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Fury
Fury main poster
Directed by David Ayer
Produced by Bill Block
John Lesher
Alex Ott
Ethan Smith
David Ayer
Written by David Ayer
Starring Brad Pitt
Logan Lerman
Shia LaBeouf
Jon Bernthal
Michael Peña
Branko Tomović
Jason Isaacs
Music by Steven Price
Cinematography Roman Vasyanov
Distributed by Columbia Pictures
Rated R
Budget $ 68 million
Gross revenue $ 180.8 million



PlotEdit

As the Allies make their final push into Nazi Germany, a battle-hardened U.S. Army Staff Sergeant in the 66th Armored Regiment, 2nd Armored Division named Don "Wardaddy" Collier commands an M4A3E8 Sherman tank named Fury and its five-man, all-veteran crew: Boyd "Bible" Swan, gunner; Grady "Coon-Ass" Travis, loader; and Trini "Gordo" Garcia, driver. The tank's original assistant driver/bow gunner has been killed in battle. His replacement is a recently enlisted Army typist, Norman Ellison who has neither seen the inside of a tank nor experienced the ravages of war. Norman eventually earns the nickname "Machine", given to him by Grady Travis. While at a forward operating base, it is revealed that Wardaddy greatly despises the Waffen-SS, shown when he harasses an injured captive SS officer before telling Norman to kill every one of them he sees.

The surviving crew, who have been together since the North African Campaign, belittle the new recruit upon meeting him, for both his lack of experience and for his reluctance to kill Germans, especially the teenagers of the Hitlerjugend; a decision which results in the death of their platoon leader, Lieutenant Parker, and the destruction of his tank and crew. Wardaddy is furious and in an effort to 'educate' him to the realities of war, he violently forces Norman to take his weapon and kill a captive German artilleryman, who is wearing a looted American trenchcoat. When Norman refuses to do so, Wardaddy forces the gun into his hand and makes him execute the prisoner.

The bond between Norman and Wardaddy becomes stronger after capturing a small German town. Searching a house, Wardaddy and Norman discover a German woman, Irma, and her cousin Emma. Norman is then left behind closed doors in the bedroom with Emma for awhile. After they come out of the bedroom, the four then sit down and have breakfast together, but the tank crew barges in, rudely teasing the women and angering Wardaddy and Norman. Shortly afterwards, a German bombardment hits the town, killing Emma and some of the American forces. This, coupled with observing the retreating Germans soldiers burning their own towns and the cruelty they show to other Germans who do not fight for the Wehrmacht, hardens Norman. He confesses to Wardaddy that he has begun to enjoy killing Nazi soldiers.

A platoon of four tanks, led by Fury, receives orders to hold a vital crossroads, protecting a clear path to supply trains. On the way to the crossroads, they are ambushed by a heavily-armed German Tiger I, which destroys one of the tanks with its first shot. The remaining three tanks reluctantly attack the German tank, knowing they are outgunned. The Sherman tanks advance and attempt to outflank the Tiger, but two of the Shermans are destroyed before they can make it. With some decisive and experienced maneuvering, Fury gets behind the Tiger where its armor is weakest, and destroys it. The men proceed to the crossroads, knowing that they are the only tank left.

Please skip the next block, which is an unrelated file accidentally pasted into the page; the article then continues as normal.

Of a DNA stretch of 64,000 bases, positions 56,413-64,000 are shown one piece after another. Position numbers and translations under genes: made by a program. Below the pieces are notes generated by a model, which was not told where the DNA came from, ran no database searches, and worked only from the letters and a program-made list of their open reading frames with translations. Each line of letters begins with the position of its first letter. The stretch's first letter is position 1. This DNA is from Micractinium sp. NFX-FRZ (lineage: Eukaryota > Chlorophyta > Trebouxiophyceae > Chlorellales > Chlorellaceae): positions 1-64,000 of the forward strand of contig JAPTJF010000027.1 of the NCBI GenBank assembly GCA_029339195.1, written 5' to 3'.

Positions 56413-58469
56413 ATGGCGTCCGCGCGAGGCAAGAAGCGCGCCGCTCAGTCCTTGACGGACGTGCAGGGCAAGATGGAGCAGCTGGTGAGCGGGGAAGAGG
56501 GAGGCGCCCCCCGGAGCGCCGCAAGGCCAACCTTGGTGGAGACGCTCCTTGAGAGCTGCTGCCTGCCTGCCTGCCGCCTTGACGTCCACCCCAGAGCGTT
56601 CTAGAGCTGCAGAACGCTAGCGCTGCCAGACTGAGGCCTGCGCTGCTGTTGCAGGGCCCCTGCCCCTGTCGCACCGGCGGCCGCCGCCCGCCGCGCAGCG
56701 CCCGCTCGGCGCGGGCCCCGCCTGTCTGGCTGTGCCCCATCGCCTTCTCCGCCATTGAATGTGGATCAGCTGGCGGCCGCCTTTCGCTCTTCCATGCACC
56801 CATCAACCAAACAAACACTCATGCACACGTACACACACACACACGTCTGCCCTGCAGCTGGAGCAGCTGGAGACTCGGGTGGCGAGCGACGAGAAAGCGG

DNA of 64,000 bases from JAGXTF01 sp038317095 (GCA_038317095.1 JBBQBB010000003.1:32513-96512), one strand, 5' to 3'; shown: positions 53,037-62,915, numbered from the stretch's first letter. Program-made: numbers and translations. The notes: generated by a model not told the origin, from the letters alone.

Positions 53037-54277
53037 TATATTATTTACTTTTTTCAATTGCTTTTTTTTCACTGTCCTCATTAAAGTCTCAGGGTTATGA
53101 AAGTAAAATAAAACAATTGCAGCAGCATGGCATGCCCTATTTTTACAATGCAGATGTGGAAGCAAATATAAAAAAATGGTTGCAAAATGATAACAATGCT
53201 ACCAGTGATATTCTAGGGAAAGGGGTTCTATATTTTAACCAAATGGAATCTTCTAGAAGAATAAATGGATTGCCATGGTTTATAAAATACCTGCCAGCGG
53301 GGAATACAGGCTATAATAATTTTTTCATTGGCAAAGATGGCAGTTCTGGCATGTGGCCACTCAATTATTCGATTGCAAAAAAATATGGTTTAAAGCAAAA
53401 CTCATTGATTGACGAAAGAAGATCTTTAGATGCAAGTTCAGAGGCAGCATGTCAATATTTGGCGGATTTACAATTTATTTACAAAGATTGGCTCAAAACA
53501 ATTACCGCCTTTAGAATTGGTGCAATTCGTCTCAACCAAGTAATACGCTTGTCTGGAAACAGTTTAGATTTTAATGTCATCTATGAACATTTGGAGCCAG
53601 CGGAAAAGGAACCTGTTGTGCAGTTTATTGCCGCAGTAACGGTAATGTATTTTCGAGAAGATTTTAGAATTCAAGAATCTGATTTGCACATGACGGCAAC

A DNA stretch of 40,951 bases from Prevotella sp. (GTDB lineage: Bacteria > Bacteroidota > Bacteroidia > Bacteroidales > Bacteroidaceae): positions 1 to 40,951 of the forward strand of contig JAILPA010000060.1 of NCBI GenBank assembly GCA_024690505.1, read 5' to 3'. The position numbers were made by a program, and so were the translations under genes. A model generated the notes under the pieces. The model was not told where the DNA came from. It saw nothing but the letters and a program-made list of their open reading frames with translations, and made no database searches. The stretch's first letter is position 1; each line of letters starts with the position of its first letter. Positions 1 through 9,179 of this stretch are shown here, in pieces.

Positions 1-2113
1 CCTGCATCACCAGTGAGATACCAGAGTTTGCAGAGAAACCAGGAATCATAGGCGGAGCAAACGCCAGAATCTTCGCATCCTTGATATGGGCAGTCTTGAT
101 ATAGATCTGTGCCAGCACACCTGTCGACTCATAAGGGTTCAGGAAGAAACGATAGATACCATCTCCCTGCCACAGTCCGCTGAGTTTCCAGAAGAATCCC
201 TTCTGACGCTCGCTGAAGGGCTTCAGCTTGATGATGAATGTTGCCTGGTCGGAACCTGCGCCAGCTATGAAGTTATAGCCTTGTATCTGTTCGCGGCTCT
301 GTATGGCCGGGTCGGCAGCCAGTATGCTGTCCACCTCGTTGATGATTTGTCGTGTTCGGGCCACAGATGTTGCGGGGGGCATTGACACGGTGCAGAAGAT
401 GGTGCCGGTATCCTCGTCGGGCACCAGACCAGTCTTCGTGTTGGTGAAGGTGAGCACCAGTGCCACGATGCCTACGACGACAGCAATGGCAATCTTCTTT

Just as they reach the crossroads, the tank is immobilized when it hits a landmine. They soon receive news of a battalion of three hundred Waffen-SS infantry heading their way. The crew initially wants to abandon the tank and escape on foot, but Wardaddy refuses to leave. The crew, not wanting to abandon their leader, decide to stay and plan an ambush.

Outnumbered and outgunned, Wardaddy and his men nevertheless inflict heavy losses on the Germans using both the tank's and the crew's weapons. As they continue to fight and begin to run low on ammunition, one by one, Grady, Gordo and Bible are all killed and Wardaddy is heavily wounded by a sniper. Norman and Wardaddy retreat back into tank where they share their last words. When two grenades are suddenly dropped into the tank by the SS soldiers, Wardaddy, wounded and unable to move, orders Norman to escape through the bottom emergency hatch of the tank, which Norman immediately obeys. Norman falls into the partial crater previously made by the landmine explosion. A young German Waffen-SS trooper discovers Norman beneath the destroyed tank but does not report him. Norman continues to hide as the surviving German soldiers move on.

The next morning, U.S. Army medical units discover Norman, and it is strongly inferred to him that the German offensive failed because of the crew's last stand. As Norman is being transported to safety, he looks back at the carnage of dozens of dead German SS troops surrounding the remains of the destroyed Fury.

Cast of charactersEdit

Critical ReceptionEdit

Fury currently has a Metacritic score of 64% Rotten Tomato score of 78%, both indicating that it was a satisfactory, generally well liked film. Critics praised the emotionally and psychologically jarring portrayal of warfare. Critics also cited the relationship between Wardaddy and his subordinates as a highlight in the film. However, some reviews criticized what they saw as a lack of realism or intelligence in the film.

TriviaEdit

  • Rehearsal began in early September 2013 in Hertfordshire, England followed by principal photography on September 30, 2013, in Oxfordshire. Filming continued for a month and a half at different locations, which included the city of Oxford, and concluded on November 15. The film was finally released on October 17, 2014.

GalleryEdit

External LinksEdit

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